Invaders can conquer Africanized bees

Cape honeybees can infiltrate and take over or destroy the colonies of other honeybees, even dreaded Africanized bees.

The remarkable takeover artists, when they’re supposedly helpless larvae, somehow swindle extra food from nursemaids of other species. In the April 13 Nature, Madeleine Beekman, now at the University of Sheffield in England, and her colleagues at Wageningen Agricultural University in the Netherlands give the first detailed account of Cape conquests in experimental hives of European bees.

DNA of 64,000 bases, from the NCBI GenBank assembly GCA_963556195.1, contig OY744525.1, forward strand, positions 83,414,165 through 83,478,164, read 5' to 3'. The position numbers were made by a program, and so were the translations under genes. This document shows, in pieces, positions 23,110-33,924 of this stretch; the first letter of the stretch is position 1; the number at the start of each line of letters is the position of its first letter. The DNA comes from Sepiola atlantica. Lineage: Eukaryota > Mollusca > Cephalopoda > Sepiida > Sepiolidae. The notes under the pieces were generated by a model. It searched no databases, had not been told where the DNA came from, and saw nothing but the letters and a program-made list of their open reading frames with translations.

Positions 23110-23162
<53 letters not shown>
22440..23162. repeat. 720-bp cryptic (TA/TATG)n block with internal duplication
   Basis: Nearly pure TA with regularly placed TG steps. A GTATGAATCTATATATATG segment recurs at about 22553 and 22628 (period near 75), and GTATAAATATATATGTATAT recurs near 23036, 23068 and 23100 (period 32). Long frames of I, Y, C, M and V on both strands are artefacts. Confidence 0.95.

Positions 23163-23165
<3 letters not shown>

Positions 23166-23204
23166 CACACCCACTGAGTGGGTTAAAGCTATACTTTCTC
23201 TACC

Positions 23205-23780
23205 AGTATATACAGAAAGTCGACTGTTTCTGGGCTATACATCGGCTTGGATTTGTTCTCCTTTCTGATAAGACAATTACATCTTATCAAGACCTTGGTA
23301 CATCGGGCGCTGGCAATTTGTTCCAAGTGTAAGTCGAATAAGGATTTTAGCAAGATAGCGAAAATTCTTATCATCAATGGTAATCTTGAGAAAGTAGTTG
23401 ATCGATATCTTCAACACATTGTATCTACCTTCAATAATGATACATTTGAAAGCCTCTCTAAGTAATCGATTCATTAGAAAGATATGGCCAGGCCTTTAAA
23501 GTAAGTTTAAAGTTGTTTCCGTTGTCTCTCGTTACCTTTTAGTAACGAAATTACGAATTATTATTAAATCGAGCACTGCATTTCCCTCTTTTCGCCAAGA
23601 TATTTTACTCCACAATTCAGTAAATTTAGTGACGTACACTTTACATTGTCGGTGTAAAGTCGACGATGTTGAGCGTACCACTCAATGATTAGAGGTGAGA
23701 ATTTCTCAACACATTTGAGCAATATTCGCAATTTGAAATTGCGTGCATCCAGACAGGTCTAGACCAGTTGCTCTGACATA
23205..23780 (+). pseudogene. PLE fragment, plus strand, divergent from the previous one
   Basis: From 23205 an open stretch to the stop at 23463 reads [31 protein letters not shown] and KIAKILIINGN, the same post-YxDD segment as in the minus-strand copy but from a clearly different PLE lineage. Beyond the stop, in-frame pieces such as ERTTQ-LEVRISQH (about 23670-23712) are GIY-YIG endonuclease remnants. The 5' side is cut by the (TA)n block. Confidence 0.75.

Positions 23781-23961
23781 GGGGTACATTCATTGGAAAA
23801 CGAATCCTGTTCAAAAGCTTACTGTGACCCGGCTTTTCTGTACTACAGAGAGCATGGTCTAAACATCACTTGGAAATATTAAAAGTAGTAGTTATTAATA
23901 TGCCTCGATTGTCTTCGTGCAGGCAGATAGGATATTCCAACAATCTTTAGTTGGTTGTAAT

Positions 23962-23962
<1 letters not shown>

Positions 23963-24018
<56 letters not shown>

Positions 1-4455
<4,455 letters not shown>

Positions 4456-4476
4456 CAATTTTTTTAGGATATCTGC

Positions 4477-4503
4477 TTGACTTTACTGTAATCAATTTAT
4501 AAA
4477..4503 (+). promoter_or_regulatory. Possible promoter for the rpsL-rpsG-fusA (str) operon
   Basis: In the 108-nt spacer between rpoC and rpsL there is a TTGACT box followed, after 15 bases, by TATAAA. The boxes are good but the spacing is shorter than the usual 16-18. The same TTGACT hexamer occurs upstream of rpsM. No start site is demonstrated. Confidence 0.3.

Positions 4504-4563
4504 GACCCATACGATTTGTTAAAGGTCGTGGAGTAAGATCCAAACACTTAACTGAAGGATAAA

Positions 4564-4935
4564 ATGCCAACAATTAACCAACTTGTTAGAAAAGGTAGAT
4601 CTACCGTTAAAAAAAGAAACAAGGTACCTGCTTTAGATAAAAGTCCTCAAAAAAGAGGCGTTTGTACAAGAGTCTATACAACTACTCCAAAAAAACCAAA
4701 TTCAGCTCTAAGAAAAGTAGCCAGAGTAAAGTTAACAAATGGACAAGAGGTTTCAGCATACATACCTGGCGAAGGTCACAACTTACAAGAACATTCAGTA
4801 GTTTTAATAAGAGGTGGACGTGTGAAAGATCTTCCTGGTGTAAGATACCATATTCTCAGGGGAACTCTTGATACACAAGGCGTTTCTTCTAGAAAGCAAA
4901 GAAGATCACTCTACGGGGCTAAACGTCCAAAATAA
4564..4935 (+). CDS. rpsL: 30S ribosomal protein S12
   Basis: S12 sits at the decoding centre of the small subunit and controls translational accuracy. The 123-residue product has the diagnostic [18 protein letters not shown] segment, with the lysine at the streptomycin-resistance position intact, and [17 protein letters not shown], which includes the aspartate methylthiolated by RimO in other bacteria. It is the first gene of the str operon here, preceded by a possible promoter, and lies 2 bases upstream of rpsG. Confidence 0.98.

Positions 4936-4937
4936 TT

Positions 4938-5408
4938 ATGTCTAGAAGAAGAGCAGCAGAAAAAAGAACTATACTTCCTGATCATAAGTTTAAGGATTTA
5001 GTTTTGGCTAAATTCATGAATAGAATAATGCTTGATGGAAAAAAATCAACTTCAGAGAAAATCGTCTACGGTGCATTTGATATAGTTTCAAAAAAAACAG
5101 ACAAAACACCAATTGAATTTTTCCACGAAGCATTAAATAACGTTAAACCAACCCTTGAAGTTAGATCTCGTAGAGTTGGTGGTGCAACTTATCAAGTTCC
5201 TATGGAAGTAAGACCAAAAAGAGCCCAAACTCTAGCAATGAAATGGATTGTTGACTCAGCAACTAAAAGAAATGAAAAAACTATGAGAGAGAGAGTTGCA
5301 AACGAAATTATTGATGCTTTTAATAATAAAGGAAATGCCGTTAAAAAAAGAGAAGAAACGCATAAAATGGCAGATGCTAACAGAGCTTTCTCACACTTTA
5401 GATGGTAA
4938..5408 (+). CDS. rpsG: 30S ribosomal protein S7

Unlike workers of other bee races, Cape workers can lay eggs that grow into females. The workers slip past lax security to deposit eggs, and the Cape presence seems to trigger the natives to kill their queen. With pampering, the Cape eggs become queenlike and produce bees that refuse to forage. The colony can then dwindle away or the Cape bees can raise a new queen bee of their own to complete their conquest.

Susan Milius is the life sciences writer, covering organismal biology and evolution, and has a special passion for plants, fungi and invertebrates. She studied biology and English literature.